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Everybody’s got their something

The other day in a Zoom dance class, the song Everybody’s got their something by Nikka Costa came on, and it felt as though the universe had sat on my lap to force me to pay attention. You see, it was the soundtrack song that I attached to my very first dating app (Tinder!) profile created back in November 2019.

The funky twang immediately brought me back to a simpler time, when I didn’t know what I wanted, except that maybe, possibly, perhaps I could be interested eventually one day in touching a tongue and a penis other than that of the father of my children’s.

It was a Tuesday night, way past my bedtime as the last few nights had been filled with the endless anguished back and forth so familiar to anybody who is considering significant growth without feeling (even slightly) brave. I knew I absolutely had to move on, if for no better reason that HE HAD ALREADY, and that I’d be fucked if he was going to replace me just like that after almost 30 years of what I thought had been a happy marriage.

But, but. Tinder? Tinder was for little ones, with beautiful smooth cheeks puckered to perfection, and the not-so-innocent promise of "just looking to have fun". I wanted fun, too, although intuitively I suspected that my idea of dating fun circa 1989 (the last time I had been single) was vastly different from what Steeve with two "e", 33, was offering. I believed I was ok with that, bless my sweet tender heart. I really did.

The last year since the split had been devoted to a number of mundane and/or monumentally arduous tasks such as:

1- Not lose my Marketing director job even though everybody involved knew that I was in no condition to interact professionally with, let alone "direct", anyone;

2- Refrain from melting down coming across autoplay lawnmower ads on Youtube (we had a lawnmower! It was blue! Cue in weeping.) and other unfortunate random stimuli;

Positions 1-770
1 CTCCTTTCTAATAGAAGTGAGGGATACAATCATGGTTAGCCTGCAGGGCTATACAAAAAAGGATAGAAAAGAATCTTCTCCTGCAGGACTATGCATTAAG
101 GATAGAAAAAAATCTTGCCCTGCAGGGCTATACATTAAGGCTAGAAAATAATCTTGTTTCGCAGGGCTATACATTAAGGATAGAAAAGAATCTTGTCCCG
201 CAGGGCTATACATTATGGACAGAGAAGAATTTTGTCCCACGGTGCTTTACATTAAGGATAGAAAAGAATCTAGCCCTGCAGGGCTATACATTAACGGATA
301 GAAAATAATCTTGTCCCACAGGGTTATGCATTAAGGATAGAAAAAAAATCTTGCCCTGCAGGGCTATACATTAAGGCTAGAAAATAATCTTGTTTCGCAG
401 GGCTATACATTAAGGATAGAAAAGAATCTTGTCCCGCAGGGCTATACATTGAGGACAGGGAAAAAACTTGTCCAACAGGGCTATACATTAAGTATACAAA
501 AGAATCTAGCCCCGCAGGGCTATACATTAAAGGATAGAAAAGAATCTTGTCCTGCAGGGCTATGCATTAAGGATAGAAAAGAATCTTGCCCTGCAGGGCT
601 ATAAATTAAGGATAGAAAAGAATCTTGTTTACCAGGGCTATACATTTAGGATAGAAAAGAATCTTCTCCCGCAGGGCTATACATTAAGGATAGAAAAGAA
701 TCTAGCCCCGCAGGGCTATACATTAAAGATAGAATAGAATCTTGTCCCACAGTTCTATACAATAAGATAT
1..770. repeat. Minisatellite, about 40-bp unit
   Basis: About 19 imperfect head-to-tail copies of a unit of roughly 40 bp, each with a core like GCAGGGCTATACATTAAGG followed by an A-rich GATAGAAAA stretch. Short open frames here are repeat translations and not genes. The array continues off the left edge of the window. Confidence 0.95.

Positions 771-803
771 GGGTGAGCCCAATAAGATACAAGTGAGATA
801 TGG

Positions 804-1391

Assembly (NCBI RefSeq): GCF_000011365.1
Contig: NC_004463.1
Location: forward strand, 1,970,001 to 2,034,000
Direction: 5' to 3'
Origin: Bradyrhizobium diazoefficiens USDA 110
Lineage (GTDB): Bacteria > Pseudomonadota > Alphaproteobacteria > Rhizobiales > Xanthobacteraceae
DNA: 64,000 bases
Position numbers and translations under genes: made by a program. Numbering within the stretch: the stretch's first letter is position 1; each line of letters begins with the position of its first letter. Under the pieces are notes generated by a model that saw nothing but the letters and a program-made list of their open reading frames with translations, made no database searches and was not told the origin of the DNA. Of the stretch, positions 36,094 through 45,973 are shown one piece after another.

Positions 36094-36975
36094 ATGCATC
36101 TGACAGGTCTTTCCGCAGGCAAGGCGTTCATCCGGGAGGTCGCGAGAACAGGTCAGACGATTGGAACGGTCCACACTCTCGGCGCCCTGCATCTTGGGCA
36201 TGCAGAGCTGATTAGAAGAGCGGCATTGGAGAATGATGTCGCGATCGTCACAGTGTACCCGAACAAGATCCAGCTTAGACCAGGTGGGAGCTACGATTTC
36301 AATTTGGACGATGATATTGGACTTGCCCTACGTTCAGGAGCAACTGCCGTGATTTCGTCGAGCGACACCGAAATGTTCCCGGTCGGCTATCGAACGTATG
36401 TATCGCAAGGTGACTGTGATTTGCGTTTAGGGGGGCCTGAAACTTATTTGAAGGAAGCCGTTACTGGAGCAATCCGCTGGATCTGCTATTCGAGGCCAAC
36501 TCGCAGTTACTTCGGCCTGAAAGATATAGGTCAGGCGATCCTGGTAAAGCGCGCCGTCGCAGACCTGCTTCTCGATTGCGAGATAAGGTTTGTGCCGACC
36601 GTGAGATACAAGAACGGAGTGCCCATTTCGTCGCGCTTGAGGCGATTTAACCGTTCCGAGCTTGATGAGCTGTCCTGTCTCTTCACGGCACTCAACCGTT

3- Remember my own awesomeness, beauty and smarts now that I was no longer part of a socially acceptable structure with a country house and power couple friendships.

It had been a rough year, yet I saw signs that the grief was slowly subsiding. The defiant smirk selfies were becoming few and far between, I had (almost) stopped muttering "asshole" under my breath whenever he replied to my passive-aggressive texts, and I had erased all traces of our marriage and friendship with his new lady love from my social media, as well as blocked them both for good measure. I was F-I-N-E. K?

Of course, I didn’t know then that the hardest part was coming up. Once the hurricane ravages the land, you clean up. Rebuild. Actively choose instead of put up and make do. It turns out I had no idea how to pilot a life.

Marianne Williamson says that “our deepest fear is not that we are inadequate. Our deepest fear is that we are powerful beyond measure. It is our light, not our darkness that most frightens us." My light had scared the bejeezus out of me for most of my adult life. It was ok, I was so busy with little and big boys, jobs, houses and potlucks, there was no time to dig deeper. F-I-N-E I tell you.

But now, I was living alone in a 600 sq feet brand new condo, half-heartedly hosting "girls night" with my married friends drinking Prosecco out of 99 cent Ikea flutes, and desperately trying to avoid answering the question "What now?"

Ha. I just realized that while this post was supposed to be a funny and gritty account of the complications of entering the dating world at 49, the story made a detour. It makes complete sense, as this journey, this shadow work, is decidedly not linear. It deserves at few more posts, at least. Stay tuned, my loves.

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